On Writing 500 Words a Day

I wrote 500 words a day, every day last week! Do you know what happened? Well, I wrote 3,500+ words! Which, if you’re “into losing weight” you know that’s the same number deficit calories you need to lose one pound. And no, that’s not why you’re here, but you can see where my head is at. After my regular mom/life/work/wife/podcaster responsibilities, I’m always trying to balance my “free time” between writing and working out.

But I did say that I’d show up and be committed to my writing this year, didn’t I? So what did I do? I took January and February to ease into it, and some of March to plan out a . . . well, a plan. Then I got my two WAD (Writers After Dark) authors, Raymond and Brandon, to join me. We’ve been serving as accountability partners and I have to say, “So far so good!” We’re continuing the writing shenanigans this week, taking it one week at a time, and planning on going on for as long as possible. Why? Because . . .

If you want to be a writer, the one essential thing you must do is WRITE.


“Just write every day of your life. Read intensely. Then see what happens.
Most of my friends who are put on that diet have very pleasant careers.”
Ray Bradbury


I will say, even though I met my word goals pretty easily, some days were better than others. I had days when it took me an hour or two (because I had to shut off the overthinking brain), and other days where I was finished within half an hour.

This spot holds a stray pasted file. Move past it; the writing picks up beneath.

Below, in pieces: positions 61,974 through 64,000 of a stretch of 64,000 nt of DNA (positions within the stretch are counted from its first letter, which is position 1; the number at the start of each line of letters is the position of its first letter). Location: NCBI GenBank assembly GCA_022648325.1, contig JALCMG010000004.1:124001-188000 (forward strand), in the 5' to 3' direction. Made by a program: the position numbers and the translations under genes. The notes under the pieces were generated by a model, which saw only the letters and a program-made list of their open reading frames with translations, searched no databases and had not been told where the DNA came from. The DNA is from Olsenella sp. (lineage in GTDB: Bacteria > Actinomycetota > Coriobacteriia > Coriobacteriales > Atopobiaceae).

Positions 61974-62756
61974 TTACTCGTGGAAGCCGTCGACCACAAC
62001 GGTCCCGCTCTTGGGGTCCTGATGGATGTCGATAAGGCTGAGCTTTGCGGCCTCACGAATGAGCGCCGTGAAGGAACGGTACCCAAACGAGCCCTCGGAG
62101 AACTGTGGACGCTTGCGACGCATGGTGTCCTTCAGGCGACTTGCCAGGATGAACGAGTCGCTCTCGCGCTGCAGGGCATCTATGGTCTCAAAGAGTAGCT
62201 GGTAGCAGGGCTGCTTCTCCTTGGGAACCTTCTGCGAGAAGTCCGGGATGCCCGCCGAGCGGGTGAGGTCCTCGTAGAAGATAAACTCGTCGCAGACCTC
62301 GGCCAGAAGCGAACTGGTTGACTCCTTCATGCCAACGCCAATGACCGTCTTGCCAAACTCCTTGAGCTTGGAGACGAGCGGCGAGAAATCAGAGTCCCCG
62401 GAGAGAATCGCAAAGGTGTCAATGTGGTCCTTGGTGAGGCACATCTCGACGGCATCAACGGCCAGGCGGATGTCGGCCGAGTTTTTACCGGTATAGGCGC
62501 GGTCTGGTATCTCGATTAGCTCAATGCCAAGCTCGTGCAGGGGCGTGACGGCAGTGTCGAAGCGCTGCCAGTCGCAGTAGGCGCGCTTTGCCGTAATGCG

What did I learn from this?

Writing is the easy part. The challenge is in starting to write.
Without overthinking it.
And while letting go of being a perfectionist . . . right.

YES, you’re going to feel great that you wrote every day, but NO, it’s not perfect. It’s not meant to be. At least, for my purpose of doing this. I want to get back in the habit of writing every day and making it a priority. It’s just too easy otherwise to find excuses to “do it tomorrow.” Motherhood takes pity on no one and I fall prey to its trap every day.

If you think you’d like to join us with writing 500 words a day, here are some things to consider:

Expectations v. Reality

I went into this with the dream that I’d end up writing more than I set out to. I mean, some days I did, but for the most part I only wrote a few words over my goal and went on about my to-dos. I thought for sure I’d hit an inspiration strike and would write for hours and hours and would be impressed with myself and my amazingness. That didn’t happen.